FIFA president Gianni Infantino has hailed the 2018 World Cup as the best-ever edition of the national team tournament. The World Cup concludes at the Luzhniki Stadium in Moscow on Sunday with the final between Croatia and France. Reflecting on the tournament today, Infantino said it has acted to change perceptions of the host nation, Russia. “For a couple of years, I was saying it would be the best World Cup ever, today I can say that with more conviction,” he said.
“We had 98 per cent occupancy of the stadiums, one million fans from abroad to discover this country, more than three billion viewers on television and there will certainly be one billion for the final. Everyone has discovered a beautiful country, a welcoming country, full of people who are keen to show to the world that what maybe is sometimes said is not what happens here.”
The 2018 World Cup has been the first edition of the tournament to use the VAR system and it has generally been well received, despite pre-event fears. Infantino said VAR had reviewed 19 decisions in the 62 matches to date, correcting 16 refereeing decisions which were proved to be wrong.
“This is progress, this is better than the past,” he said. “VAR is not changing football, it is cleaning football. It is difficult to think of the World Cup without VAR, it has been certainly a more just competition…The goal scored from an offside position is finished in football, at least in football with VAR.”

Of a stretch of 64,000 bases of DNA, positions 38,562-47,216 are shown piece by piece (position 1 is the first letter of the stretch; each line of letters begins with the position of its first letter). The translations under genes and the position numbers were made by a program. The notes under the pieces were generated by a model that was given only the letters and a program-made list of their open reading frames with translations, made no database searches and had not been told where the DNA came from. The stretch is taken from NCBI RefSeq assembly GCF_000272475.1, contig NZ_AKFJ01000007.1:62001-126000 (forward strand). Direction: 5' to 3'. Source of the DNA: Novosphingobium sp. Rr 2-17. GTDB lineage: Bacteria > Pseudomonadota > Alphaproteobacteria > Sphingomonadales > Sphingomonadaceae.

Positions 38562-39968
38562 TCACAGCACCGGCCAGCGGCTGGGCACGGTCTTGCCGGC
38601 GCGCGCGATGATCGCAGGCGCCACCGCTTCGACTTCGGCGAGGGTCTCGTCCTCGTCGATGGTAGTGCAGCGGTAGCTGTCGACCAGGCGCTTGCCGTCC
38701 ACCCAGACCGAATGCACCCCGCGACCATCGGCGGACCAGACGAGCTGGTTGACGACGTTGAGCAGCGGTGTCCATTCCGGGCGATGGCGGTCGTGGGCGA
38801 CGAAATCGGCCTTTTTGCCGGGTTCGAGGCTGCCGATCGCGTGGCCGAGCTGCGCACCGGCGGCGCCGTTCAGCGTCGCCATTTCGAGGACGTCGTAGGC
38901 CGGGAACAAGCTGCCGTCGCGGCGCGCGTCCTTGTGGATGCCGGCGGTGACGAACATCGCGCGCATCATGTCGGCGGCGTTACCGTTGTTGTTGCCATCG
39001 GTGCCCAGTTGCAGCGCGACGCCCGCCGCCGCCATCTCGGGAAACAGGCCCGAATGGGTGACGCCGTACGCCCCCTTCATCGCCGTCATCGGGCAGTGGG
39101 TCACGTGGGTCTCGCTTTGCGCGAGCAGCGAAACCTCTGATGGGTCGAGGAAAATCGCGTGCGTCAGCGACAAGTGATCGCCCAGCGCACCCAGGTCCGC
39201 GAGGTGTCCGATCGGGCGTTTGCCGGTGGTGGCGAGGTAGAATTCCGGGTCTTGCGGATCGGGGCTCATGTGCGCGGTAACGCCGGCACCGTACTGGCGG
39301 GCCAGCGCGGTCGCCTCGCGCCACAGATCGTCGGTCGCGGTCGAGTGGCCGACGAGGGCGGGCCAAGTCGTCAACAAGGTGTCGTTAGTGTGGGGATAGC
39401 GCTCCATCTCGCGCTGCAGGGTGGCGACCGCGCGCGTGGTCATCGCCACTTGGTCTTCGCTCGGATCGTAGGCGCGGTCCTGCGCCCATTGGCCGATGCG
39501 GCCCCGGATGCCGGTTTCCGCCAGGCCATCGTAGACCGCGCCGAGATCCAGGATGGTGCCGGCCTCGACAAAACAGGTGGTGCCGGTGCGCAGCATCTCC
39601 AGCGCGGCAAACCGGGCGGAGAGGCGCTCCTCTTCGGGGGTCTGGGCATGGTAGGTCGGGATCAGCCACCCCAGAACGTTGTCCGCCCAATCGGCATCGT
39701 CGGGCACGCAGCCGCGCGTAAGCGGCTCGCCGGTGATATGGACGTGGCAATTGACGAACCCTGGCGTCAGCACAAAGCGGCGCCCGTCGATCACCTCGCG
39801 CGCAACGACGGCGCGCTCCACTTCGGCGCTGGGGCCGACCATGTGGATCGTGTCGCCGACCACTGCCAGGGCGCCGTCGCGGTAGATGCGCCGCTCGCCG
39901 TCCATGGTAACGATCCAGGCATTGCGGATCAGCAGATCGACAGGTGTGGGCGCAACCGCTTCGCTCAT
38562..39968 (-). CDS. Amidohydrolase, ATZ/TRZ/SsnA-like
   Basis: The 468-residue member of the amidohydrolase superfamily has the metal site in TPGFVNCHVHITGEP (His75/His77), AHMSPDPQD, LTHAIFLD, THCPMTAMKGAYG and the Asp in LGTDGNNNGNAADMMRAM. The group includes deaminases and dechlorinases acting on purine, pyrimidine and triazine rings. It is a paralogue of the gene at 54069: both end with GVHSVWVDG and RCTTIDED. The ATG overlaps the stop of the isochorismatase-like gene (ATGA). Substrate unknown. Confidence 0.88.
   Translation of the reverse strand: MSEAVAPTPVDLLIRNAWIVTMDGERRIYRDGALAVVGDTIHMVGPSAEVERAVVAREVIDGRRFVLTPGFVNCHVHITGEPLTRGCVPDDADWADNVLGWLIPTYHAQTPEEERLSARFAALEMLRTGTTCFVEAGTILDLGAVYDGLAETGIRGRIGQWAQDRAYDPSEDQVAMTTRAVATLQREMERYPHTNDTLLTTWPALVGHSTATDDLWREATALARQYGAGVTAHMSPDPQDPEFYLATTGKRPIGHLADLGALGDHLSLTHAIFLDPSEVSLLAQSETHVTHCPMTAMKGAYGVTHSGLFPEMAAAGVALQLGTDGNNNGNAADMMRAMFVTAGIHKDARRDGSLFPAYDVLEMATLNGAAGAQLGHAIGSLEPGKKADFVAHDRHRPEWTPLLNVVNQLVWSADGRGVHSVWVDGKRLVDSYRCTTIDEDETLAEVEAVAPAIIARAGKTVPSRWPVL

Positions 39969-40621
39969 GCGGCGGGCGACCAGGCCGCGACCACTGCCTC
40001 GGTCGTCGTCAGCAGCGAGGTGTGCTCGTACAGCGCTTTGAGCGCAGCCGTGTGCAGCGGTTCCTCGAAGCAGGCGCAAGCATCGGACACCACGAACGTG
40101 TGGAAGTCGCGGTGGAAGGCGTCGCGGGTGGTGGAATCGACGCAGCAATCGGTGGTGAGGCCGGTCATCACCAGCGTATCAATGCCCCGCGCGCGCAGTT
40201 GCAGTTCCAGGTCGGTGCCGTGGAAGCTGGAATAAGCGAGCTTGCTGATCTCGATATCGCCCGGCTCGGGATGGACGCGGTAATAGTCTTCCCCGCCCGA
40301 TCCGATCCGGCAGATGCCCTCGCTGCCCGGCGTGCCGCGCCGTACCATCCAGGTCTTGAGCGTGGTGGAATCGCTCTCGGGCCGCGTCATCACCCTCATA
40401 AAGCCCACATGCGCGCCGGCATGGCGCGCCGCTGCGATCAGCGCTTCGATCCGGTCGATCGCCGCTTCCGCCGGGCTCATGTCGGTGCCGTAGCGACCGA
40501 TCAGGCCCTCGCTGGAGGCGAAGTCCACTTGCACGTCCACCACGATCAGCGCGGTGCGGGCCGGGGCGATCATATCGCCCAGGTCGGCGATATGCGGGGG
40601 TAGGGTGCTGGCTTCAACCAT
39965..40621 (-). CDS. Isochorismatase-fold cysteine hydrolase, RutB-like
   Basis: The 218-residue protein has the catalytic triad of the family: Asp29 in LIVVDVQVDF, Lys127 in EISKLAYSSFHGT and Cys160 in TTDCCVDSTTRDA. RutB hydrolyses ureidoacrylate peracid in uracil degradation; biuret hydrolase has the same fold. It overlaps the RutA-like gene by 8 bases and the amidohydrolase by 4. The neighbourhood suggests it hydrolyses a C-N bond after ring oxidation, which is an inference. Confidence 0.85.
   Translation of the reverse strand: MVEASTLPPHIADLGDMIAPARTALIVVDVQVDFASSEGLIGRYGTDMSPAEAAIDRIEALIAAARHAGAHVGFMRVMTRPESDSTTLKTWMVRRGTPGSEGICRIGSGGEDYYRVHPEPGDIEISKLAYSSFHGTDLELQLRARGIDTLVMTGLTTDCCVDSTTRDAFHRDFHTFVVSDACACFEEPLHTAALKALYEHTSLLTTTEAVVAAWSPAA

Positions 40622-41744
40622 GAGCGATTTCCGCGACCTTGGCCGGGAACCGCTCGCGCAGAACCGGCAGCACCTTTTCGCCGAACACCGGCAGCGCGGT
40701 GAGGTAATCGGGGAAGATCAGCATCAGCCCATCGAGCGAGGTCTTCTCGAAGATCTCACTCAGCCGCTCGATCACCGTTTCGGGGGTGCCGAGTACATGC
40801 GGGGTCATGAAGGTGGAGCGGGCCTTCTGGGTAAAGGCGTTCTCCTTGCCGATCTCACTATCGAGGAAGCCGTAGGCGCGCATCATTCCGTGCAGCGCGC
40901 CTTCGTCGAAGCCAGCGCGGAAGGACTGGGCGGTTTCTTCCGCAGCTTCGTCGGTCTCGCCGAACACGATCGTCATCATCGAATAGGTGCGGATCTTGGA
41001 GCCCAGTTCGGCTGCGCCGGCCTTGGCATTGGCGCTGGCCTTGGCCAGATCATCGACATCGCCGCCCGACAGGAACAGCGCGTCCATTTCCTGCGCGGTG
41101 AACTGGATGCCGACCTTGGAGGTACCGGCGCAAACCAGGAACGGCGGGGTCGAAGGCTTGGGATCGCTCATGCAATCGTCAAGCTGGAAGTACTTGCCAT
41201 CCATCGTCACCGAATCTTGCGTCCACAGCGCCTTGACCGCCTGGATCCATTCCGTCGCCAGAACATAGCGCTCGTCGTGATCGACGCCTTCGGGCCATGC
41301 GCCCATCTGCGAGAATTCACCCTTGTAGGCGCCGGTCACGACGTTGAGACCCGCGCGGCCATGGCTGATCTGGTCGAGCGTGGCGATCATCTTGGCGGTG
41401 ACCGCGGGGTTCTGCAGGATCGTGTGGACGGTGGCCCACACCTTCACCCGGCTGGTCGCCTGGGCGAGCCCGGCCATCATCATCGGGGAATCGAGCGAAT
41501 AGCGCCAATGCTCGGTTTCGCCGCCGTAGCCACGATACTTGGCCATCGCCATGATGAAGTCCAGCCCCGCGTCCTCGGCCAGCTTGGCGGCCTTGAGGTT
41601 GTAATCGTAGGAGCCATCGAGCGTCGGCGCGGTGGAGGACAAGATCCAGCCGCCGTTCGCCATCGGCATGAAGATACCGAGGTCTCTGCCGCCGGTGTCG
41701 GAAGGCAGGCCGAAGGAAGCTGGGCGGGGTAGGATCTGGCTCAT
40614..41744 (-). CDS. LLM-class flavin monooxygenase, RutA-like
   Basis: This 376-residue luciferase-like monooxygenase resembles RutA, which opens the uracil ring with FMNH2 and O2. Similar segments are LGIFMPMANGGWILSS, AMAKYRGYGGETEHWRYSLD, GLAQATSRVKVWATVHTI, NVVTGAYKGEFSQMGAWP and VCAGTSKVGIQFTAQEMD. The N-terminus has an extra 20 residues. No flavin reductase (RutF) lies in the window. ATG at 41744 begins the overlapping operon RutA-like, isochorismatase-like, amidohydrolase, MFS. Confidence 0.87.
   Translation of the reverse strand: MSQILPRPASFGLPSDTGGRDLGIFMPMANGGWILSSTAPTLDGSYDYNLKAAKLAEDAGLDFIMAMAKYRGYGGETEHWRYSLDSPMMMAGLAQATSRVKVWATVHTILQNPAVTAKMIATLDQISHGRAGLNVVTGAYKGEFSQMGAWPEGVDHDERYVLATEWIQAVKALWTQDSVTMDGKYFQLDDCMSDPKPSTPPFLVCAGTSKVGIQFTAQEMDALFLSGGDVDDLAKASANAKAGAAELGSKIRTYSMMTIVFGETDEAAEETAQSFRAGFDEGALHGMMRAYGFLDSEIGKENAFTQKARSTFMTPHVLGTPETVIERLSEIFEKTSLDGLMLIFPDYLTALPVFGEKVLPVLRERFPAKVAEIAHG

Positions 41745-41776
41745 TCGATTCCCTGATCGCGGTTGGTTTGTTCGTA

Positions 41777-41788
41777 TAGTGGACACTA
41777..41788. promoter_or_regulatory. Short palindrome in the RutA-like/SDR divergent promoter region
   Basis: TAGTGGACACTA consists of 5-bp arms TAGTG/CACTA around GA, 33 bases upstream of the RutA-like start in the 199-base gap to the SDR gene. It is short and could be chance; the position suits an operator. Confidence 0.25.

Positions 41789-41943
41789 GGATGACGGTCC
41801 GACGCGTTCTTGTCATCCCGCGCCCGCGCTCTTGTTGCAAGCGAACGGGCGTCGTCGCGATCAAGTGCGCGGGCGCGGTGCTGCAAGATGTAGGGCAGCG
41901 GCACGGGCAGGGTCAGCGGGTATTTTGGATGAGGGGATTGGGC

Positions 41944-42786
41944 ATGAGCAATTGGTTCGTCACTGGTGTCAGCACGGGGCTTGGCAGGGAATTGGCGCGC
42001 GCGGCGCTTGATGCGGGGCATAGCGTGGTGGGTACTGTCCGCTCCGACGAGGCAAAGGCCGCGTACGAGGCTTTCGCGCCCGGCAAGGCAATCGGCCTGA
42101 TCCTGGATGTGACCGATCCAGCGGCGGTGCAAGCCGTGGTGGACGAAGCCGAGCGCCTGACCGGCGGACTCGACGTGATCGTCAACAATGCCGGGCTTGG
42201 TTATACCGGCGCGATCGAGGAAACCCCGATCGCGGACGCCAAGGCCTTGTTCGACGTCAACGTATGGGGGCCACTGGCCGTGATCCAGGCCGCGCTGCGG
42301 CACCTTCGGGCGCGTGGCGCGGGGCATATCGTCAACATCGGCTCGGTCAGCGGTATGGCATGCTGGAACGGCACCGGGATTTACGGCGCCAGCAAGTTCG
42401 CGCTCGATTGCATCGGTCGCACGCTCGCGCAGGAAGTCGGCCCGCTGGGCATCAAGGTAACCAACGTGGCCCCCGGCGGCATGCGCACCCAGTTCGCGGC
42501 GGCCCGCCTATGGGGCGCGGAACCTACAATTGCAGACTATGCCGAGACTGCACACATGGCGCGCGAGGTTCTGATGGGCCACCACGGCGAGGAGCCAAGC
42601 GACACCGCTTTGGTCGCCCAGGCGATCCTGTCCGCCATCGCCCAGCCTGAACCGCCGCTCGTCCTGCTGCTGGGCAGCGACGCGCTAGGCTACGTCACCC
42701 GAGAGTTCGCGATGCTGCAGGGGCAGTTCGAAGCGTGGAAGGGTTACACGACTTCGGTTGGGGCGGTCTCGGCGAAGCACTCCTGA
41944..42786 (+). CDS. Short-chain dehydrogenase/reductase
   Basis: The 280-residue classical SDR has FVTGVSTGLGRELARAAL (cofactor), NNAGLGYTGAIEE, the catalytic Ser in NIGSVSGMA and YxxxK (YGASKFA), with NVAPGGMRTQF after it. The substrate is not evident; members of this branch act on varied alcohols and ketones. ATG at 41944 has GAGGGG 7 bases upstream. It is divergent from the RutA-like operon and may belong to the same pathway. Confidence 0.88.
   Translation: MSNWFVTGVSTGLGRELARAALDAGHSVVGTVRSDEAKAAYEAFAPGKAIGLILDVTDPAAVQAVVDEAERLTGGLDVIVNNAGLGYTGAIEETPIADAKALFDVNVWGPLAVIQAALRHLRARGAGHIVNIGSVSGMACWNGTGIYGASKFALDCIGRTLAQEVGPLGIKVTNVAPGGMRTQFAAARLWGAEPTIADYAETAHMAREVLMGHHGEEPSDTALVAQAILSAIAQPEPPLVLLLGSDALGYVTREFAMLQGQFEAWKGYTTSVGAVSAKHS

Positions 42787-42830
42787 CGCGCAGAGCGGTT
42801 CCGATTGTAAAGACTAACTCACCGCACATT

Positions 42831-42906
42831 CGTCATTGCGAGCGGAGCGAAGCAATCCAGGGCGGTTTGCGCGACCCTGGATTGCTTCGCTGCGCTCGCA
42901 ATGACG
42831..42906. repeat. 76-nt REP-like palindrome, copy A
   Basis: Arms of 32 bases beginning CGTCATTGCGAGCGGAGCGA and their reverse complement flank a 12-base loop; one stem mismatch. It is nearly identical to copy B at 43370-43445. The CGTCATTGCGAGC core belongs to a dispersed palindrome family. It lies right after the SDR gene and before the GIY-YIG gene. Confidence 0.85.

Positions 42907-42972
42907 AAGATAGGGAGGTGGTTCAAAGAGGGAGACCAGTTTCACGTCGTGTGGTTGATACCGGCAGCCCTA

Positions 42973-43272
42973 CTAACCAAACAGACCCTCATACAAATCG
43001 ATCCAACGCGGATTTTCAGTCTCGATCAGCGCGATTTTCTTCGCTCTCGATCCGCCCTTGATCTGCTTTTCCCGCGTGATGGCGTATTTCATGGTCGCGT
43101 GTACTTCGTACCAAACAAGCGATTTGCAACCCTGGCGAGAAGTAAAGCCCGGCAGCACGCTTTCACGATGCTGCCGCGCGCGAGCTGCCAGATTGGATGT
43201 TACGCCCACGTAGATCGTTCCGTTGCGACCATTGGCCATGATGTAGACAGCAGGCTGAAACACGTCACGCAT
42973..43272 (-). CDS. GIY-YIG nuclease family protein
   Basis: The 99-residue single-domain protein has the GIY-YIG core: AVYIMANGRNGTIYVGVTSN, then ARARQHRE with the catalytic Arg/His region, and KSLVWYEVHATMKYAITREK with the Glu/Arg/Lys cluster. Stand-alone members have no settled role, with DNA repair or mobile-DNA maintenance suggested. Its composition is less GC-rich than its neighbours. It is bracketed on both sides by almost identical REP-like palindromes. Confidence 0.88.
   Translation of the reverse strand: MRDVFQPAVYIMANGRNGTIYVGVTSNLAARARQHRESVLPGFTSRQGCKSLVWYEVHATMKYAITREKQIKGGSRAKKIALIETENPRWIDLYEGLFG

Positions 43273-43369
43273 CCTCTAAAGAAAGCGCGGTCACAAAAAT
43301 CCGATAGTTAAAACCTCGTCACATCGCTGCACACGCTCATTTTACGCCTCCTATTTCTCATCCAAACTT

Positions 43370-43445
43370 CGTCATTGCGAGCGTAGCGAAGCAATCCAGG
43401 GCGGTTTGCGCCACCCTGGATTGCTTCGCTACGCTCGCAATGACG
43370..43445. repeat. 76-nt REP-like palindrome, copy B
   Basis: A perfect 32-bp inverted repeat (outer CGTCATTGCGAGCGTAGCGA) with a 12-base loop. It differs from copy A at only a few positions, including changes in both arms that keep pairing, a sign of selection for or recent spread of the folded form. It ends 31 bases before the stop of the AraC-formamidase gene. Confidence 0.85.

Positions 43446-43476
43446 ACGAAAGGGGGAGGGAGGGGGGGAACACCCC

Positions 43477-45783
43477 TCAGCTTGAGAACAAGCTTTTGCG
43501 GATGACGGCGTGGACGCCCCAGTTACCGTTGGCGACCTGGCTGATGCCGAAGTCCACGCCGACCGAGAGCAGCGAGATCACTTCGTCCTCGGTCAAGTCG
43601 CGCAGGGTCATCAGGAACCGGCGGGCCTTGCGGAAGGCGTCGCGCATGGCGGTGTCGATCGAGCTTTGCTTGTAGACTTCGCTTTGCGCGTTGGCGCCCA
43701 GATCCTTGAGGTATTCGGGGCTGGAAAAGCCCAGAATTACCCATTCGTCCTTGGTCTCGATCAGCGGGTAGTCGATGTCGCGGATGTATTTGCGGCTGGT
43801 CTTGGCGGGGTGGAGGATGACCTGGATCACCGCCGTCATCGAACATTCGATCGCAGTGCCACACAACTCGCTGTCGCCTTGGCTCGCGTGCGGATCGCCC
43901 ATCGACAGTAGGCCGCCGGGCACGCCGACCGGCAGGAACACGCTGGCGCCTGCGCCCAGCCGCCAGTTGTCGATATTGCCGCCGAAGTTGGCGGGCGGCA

However, Infantino was non-committal when questioned on the latest as to whether the 2022 World Cup will be expanded. Qatar last week said it remains open to the possibility of staging its World Cup under an expanded 48-team format despite Fifa having eased back on the proposal last month.
The World Cup is due to expand to 48 teams in 2026, when the national team tournament will be co-hosted by the US, Mexico and Canada. The prospect of an expanded tournament being introduced four years early in Qatar was first floated in April, when the matter was raised by the member associations of the South American Football Confederation (Conmebol).
Infantino had said he would consider bringing forward the expansion, but the FIFA Council last month unanimously agreed that the matter will first be discussed by Fifa with Qatar.
Infantino said today: “First we will discuss with the Qataris and then with the FIFA Council and stakeholders and decide calmly what the decision is. For the moment, we have a World Cup with 32 teams.”